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title = "Diet and energy-sensing inputs affect TorC1-mediated axon misrouting but not TorC2-directed synapse growth in a Drosophila model of tuberous sclerosis",
abstract = "The Target of Rapamycin (TOR) growth regulatory system is influenced by a number of different inputs, including growth factor signaling, nutrient availability, and cellular energy levels. While the effects of TOR on cell and organismal growth have been well characterized, this pathway also has profound effects on neural development and behavior. Hyperactivation of the TOR pathway by mutations in the upstream TOR inhibitors TSC1 (tuberous sclerosis complex 1) or TSC2 promotes benign tumors and neurological and behavioral deficits, a syndrome known as tuberous sclerosis (TS). In Drosophila, neuron-specific overexpression of Rheb, the direct downstream target inhibited by Tsc1/Tsc2, produced significant synapse overgrowth, axon misrouting, and phototaxis deficits. To understand how misregulation of Tor signaling affects neural and behavioral development, we examined the influence of growth factor, nutrient, and energy sensing inputs on these neurodevelopmental phenotypes. Neural expression of Pi3K, a principal mediator of growth factor inputs to Tor, caused synapse overgrowth similar to Rheb, but did not disrupt axon guidance or phototaxis. Dietary restriction rescued Rheb-mediated behavioral and axon guidance deficits, as did overexpression of AMPK, a component of the cellular energy sensing pathway, but neither was able to rescue synapse overgrowth. While axon guidance and behavioral phenotypes were affected by altering the function of a Tor complex 1 (TorC1) component, Raptor, or a TORC1 downstream element (S6k), synapse overgrowth was only suppressed by reducing the function of Tor complex 2 (TorC2) components (Rictor, Sin1). These findings demonstrate that different inputs to Tor signaling have distinct activities in nervous system development, and that Tor provides an important connection between nutrient-energy sensing systems and patterning of the nervous system.",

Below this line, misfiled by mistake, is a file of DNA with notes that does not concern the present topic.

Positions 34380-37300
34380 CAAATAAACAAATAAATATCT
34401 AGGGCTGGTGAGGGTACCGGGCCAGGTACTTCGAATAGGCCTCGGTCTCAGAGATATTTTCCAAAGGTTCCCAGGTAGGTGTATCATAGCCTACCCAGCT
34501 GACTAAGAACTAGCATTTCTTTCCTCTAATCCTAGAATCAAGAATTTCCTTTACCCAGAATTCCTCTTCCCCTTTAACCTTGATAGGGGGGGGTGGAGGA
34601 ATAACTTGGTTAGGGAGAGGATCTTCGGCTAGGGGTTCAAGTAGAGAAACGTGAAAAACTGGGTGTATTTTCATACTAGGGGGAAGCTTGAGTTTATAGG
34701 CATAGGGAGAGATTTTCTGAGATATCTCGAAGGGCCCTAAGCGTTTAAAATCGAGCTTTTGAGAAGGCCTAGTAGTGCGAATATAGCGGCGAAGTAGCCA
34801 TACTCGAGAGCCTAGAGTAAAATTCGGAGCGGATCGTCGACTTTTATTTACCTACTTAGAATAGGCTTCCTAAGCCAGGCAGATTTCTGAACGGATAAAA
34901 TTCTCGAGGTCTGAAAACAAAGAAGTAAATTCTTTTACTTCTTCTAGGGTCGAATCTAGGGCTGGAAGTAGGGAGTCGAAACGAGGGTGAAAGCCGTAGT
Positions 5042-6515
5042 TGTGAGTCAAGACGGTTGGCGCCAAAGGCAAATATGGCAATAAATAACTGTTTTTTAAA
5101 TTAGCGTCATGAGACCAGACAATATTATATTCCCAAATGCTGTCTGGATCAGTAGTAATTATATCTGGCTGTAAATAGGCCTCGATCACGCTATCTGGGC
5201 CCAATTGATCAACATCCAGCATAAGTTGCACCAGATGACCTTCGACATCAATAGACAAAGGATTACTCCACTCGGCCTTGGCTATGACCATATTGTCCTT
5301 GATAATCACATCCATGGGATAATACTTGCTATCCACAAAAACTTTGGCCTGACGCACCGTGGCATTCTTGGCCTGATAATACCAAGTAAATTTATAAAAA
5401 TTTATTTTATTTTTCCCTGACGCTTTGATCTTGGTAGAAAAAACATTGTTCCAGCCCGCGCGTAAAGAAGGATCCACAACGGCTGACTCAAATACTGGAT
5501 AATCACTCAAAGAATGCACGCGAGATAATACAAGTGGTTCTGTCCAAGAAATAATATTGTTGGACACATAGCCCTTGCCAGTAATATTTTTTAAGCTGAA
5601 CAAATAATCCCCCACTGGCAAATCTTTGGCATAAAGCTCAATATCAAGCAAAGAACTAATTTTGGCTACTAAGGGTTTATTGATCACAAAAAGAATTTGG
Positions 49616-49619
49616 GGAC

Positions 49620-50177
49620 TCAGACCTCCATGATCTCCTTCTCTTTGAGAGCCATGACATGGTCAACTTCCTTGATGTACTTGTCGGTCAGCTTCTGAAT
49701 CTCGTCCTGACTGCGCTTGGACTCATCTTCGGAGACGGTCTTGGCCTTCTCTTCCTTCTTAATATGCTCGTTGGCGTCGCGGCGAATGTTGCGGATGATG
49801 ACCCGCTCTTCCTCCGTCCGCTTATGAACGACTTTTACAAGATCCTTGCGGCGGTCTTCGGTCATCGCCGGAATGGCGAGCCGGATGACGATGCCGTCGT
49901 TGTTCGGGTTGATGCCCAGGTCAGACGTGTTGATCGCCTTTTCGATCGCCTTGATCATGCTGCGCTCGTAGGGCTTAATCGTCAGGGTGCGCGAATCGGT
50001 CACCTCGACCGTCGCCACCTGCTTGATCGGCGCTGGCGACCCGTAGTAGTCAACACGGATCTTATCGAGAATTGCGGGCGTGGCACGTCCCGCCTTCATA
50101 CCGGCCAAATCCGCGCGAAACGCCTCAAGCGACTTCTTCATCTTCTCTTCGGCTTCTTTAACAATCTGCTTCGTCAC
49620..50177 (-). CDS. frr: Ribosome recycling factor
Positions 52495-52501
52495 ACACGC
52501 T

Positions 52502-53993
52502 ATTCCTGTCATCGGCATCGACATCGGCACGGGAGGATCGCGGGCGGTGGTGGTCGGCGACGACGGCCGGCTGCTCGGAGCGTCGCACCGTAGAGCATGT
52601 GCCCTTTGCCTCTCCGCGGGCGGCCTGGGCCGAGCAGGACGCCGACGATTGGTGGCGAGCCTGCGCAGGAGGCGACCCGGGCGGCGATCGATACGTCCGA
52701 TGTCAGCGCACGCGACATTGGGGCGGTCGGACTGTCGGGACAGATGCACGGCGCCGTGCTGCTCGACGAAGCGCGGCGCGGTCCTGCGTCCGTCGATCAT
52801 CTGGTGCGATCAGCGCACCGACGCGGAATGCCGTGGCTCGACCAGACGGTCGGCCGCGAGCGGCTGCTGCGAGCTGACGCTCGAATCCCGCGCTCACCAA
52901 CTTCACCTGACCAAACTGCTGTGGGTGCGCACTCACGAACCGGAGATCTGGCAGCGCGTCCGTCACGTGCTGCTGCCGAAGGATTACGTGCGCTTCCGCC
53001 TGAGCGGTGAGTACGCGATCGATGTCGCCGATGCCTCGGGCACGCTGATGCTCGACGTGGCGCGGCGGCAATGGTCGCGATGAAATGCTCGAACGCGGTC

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Diet and energy-sensing inputs affect TorC1-mediated axon misrouting but not TorC2-directed synapse growth in a Drosophila model of tuberous sclerosis. / Dimitroff, Brian; Howe, Katie; Watson, Adrienne; Campion, Bridget; Lee, Hyun Gwan; Zhao, Na; O'Connor, Michael B.; Neufeld, Thomas P.; Selleck, Scott Brian.

In: PLoS One, Vol. 7, No. 2, e30722, 03.02.2012.

Research output: Contribution to journalArticle

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T1 - Diet and energy-sensing inputs affect TorC1-mediated axon misrouting but not TorC2-directed synapse growth in a Drosophila model of tuberous sclerosis

AU - Dimitroff, Brian

AU - Howe, Katie

AU - Watson, Adrienne

AU - Campion, Bridget

AU - Lee, Hyun Gwan

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AU - O'Connor, Michael B.

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AU - Selleck, Scott Brian